No more pulp

No more pulp

With sustainability and green practices now top of the agenda for many companies, here at the Children’s Book Project (CBP) we are asking you as publishers to take a long, hard look at your policy on returns and think again before you take what seems like the the easy option and pulp them or consign them to landfill.

Why not instead use them to inspire a new generation of readers who otherwise are not lucky enough even to own their own book? With your support the CBP can gift books to the most disadvantaged communities across the UK where book poverty means that children don’t enjoy what you as publishers would see as a basic right – owning a book, losing themselves in a story, benefitting emotionally from being read to.

The eureka moment that inspired this charity came when Liberty Venn, our founder, was doing a book drive at her children’s own primary school.  She saw the emotional relationship that families have with the books they own and read together - and the pleasure that both parents and children gain from knowing that they are passing on their own much-loved favourites to children who have never been able to enjoy that emotional relationship.

So how does it work? The charity takes donated books from a variety of sources – school book drives, book hub drop-off points, publisher donations (part of Penguin Random House and Quarto are on board along with some smaller, independent publishing houses) – as well as collections at book festivals, independent bookshops and 3rd party partners such as Abel & Cole. Donated books are generally current, in excellent condition and are books that the children in our communities aspire to own. At our hub in Lots Road, London we sort books to ensure their quality, relevance and appeal. The curation of each delivery ensures that recipient schools receive an array of exciting, contemporary books suited to all reading stages and interests, from baby board books to teen fiction as well as non-fiction titles. Books are gifted along with creative resources for a school/community group to put on a compelling gifting event, whether a pop-up bookshop, pop-up book hut (which we provide) or another fun occasion that helps schools to create a real book buzz.

Our mission is to ensure the lifecycle of a book extends to those otherwise unable to purchase their own. This is not about helping a school to restock its library. It’s about giving a child the power to choose and own their own book. Our vision is to help children feel a real part of a wider reading community and to create lifelong readers amonst those who otherwise would simply not have the chance to discover that pleasure.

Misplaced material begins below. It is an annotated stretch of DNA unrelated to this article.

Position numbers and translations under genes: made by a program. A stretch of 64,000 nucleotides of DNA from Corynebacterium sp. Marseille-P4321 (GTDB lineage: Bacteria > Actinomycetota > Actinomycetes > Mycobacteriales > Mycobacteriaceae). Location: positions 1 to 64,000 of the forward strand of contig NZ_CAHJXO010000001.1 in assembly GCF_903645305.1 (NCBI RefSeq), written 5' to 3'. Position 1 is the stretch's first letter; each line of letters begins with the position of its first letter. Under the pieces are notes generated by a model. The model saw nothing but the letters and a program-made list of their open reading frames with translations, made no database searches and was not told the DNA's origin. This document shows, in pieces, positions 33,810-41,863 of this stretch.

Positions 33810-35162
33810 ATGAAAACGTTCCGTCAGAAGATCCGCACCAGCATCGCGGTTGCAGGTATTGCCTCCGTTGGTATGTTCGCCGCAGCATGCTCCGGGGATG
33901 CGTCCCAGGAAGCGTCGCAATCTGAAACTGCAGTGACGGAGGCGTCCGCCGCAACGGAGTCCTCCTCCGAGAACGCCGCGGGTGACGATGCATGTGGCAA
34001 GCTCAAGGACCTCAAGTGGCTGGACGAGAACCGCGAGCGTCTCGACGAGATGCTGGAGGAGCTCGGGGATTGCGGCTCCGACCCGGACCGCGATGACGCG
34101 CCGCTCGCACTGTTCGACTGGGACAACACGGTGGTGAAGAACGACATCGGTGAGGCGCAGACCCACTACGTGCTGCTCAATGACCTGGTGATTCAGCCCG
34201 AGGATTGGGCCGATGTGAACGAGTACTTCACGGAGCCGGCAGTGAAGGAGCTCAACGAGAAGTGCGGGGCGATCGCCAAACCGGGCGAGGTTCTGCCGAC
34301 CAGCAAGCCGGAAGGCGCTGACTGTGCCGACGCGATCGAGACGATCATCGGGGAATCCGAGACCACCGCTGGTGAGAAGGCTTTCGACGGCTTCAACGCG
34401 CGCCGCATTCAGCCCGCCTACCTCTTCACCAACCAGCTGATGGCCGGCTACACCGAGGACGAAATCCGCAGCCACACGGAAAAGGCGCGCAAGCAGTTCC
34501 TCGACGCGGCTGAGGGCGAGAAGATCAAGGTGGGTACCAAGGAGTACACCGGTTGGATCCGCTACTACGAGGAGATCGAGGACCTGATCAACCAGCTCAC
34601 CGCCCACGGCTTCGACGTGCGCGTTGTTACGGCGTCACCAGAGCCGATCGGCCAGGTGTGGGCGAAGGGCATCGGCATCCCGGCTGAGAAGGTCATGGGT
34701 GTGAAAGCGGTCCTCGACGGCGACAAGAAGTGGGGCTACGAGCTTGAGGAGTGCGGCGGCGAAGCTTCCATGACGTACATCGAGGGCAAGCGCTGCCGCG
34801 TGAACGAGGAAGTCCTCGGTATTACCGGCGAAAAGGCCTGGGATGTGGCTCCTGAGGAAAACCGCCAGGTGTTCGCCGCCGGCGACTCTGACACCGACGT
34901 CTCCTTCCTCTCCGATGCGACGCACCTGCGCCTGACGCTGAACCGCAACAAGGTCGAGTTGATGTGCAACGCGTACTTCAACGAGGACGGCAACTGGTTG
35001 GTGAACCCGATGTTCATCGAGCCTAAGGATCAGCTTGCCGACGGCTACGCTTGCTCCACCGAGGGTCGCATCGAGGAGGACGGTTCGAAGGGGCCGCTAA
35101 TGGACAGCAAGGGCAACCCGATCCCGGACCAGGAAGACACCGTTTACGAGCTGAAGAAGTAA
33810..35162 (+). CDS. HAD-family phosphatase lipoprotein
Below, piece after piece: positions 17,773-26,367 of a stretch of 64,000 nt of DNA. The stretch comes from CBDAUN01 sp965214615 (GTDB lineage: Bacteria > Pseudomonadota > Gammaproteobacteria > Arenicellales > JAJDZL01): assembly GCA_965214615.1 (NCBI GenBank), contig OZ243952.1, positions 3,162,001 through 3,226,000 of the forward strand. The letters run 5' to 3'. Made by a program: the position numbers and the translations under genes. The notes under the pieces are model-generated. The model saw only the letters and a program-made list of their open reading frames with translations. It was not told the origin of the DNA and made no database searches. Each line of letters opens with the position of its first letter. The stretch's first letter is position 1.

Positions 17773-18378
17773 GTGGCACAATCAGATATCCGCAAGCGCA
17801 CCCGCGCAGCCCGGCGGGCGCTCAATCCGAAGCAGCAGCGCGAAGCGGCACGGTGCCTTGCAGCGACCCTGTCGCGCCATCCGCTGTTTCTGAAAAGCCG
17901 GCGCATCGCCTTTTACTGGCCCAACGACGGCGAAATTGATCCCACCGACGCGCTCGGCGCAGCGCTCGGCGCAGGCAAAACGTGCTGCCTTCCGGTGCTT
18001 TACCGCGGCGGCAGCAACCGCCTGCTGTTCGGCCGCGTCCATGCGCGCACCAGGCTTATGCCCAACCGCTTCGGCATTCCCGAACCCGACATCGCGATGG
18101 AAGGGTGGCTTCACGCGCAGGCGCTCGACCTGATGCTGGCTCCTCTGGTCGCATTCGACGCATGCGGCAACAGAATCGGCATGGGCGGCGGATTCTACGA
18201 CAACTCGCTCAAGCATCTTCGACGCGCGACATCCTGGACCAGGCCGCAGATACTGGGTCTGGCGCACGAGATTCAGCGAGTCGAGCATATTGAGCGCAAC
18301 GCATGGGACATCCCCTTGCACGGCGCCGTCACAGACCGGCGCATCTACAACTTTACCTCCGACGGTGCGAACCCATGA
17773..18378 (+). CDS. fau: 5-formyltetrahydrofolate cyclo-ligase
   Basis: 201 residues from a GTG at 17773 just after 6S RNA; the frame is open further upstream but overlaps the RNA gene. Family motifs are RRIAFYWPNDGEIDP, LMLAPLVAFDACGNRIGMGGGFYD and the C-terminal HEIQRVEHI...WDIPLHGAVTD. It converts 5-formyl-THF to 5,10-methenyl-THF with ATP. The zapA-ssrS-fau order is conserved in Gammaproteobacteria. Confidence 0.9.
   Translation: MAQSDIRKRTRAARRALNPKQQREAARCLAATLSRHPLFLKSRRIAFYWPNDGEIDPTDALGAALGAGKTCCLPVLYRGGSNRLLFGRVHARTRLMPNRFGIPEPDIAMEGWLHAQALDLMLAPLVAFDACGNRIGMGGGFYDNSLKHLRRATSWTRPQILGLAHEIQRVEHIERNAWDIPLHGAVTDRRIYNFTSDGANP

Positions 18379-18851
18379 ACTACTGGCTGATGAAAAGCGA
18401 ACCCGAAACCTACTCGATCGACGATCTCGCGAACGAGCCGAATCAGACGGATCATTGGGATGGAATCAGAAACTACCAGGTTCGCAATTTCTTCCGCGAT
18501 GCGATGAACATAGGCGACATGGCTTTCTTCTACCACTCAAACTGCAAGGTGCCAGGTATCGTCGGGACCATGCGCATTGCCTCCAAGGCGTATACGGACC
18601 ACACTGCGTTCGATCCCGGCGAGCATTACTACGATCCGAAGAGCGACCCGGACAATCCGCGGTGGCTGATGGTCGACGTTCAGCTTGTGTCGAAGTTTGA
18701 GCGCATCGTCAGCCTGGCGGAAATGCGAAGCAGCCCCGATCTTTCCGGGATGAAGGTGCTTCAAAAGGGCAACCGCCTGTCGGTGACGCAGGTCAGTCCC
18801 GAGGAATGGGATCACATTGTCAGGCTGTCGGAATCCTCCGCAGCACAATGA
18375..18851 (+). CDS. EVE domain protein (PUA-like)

Our biggest challenge? Demand outstrips supply. Word has got out on the teacher grapevine, and schools that support children living in the most challenging circumstances are signing up at unprecedented levels. We hate to turn them away, particularly in this Covid era when books can crucially support the significant work that teachers are having to do to re-establish children’s emotional well-being.

Teachers tell us of the joy on the children’s faces when they realise that they can choose and keep a book and even take it home. We see it for ourselves when local primary schools visit us at Lots Road where we have created a bookshop as well as a great space for book reading or activity sessions. Each child has the opportunity to browse and choose their own book to take away – something that is often a first for them.

I was an avid reader from an early age – so much so, I set my heart on working in publishing as soon as I left school. I succeeded through stints at OUP, Pan Books and Heinemann where I worked in children’s books. Whilst I got side-tracked into the travel industry for much of my working life, I am delighted to have come full circle and be back at CBP where my specific role is to increase dramatically the number of donated books we receive from the publishing sector.

The Bookseller’s sustainability special of 15 October brought the issue to life. The current system isn’t working. Diverting returns to CBP, rather than consigning them to landfull or pulping them, is a no-brainer in that it tackles the returns dilemma positively AND goes a long way towards creating readers of the future.

So: To pulp or not to pulp, that is the question – and one to which we would like you to answer with a resounding NO.  Engage with CBP to make lifelong readers out of fledgling novices. Improve your sustainability profile and bring the joy of books to a new generation.

This year alone CBP expects to gift over 250k books across the UK to those children at no cost to the children, schools or families we work with. With your help, we can smash that target. 

Lizzie Norton started her working life in publishing and then worked in the travel industry for 30 years before selling her business 10 years ago. She has been a business mentor for the Princes Trust and joined the Children’s Book Project in 2020. You can reach her at